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Guardianship or power of attorney?

It happens to most families. At some point, it becomes clear that an elderly parent or relative needs help looking after their affairs. Perhaps it’s the onset of dementia or mental decline. Hopefully it’s not because of a scam or elder abuse.

Whatever the circumstances, you know that it’s time for someone to step in and take charge. Before you do that, though, you need to make sure you are on sound legal footing.

Legally speaking, you have a few options help your elderly relative protect their investments and well-being. Which avenue you pursue will depend on your family’s particular circumstances.

The basics of guardianship

In Georgia, guardianship is often used to care for someone who no longer has the mental faculties to care for themselves. Essentially, guardianship places the responsibility of someone’s well-being and safety onto another person, the guardian. This could include things like:

  • Choosing a suitable living situation for the person (if they don’t already have one)
  • Arranging for medical care pertinent to the person’s needs
  • Making sure the person’s nutritional needs are met
  • Taking care of the person’s personal effects and belongings

A guardian must be appointed by the probate court. In seeking guardianship, you must be able to prove that the incapacitated person (the “ward”) cannot take care of themselves.

Guardianship vs. conservatorship

Note that obtaining guardianship does not give you access to a person’s financial assets in Georgia. Instead, that is a conservator’s job. A conservator manages the proposed ward’s property and financial assets. The same person might be appointed guardian and conservator, but not always.

Why financial powers of attorney and advanced directives may work better

Seeking guardianship or conservatorship is an expensive, time-consuming process Both require formal hearings and mountains of evidence to set up because they strip away many of the proposed ward’s rights to autonomy. For this reason, they are often seen as “last resort” options.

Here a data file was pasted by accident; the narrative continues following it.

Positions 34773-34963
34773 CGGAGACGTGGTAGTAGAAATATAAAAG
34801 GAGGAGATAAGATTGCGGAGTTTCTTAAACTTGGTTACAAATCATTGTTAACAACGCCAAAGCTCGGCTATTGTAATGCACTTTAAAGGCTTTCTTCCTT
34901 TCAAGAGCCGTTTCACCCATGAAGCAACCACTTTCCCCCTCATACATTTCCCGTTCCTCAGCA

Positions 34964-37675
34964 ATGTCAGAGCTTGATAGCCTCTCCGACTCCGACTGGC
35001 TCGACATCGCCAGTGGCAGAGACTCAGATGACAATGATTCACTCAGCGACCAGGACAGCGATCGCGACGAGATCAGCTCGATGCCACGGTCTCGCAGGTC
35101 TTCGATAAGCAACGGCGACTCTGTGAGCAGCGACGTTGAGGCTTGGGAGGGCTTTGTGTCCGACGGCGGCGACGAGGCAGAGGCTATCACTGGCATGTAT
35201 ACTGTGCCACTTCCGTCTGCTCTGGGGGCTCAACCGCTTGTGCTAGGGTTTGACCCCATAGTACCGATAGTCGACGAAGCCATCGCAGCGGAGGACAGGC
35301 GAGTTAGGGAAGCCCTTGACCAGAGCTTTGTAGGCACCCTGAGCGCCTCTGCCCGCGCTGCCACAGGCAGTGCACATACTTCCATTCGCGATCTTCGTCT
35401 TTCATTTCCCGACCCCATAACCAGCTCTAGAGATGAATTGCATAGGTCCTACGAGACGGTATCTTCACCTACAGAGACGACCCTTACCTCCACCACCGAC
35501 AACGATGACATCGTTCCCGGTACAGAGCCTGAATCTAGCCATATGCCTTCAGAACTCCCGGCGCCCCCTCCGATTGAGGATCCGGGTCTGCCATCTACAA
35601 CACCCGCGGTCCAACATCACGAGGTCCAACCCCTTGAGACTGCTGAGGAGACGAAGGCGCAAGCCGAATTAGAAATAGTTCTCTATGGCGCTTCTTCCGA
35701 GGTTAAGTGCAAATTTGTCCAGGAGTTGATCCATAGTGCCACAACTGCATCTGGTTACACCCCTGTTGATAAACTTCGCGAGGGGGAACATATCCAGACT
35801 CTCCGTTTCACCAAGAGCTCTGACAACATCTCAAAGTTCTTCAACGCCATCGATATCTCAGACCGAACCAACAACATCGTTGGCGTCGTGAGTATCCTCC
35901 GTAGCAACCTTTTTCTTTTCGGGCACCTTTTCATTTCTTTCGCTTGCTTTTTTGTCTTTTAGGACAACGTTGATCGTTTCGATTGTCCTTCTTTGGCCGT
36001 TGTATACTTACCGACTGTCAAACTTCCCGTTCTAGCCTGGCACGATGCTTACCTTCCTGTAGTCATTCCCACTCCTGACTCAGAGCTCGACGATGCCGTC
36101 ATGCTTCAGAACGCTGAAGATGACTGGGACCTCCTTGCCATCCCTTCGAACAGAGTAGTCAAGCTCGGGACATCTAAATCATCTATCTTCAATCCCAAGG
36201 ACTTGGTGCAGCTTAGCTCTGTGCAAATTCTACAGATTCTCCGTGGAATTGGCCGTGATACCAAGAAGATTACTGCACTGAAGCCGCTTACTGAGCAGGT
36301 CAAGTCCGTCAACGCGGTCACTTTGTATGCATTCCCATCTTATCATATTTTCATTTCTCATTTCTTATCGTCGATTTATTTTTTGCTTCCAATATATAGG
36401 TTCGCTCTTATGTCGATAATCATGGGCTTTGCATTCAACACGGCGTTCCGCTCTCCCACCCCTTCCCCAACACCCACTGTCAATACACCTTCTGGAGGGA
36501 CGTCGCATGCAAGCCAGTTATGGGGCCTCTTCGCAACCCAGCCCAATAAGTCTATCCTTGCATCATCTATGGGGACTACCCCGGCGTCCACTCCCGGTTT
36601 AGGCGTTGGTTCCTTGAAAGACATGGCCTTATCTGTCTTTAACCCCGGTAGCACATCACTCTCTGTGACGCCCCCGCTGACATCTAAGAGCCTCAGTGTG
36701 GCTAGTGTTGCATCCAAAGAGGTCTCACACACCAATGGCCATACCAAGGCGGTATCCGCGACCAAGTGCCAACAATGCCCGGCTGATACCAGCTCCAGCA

By contrast, financial powers of attorney and advanced health care directives are more flexible (and less expensive) to set up. They are often created when a person is mentally competent, before they become necessities.

As its name implies, an advanced health care directive (formerly known as a health care power of attorney) only applies to medical care and medical decisions. It leaves control over other life choices in the hands of your elderly relative.

Having financial power of attorney allows you to:

  • Write checks on behalf of the person (using their accounts and assets)
  • Manage the person’s real estate investments (buying, selling or renting)
  • Negotiate and settle debts or other financial claims
  • Pursue financial investments on behalf of another person

You can also designate a financial power of attorney to act only in certain, limited circumstances, as opposed to conservatorship, which is generally all-encompassing.

So which option is better?

As with most things, the choice you make will largely depend on what your elderly relative’s needs and capacity are at this moment. Perhaps they only need help managing their finances to avoid being scammed or taken advantage of. Or, they want peace of mind knowing that you will act in their best interests in the event of a health emergency.

In all cases, clear and open communication – and sound legal counsel – is necessary to ensure that you make the most appropriate decision for your family.

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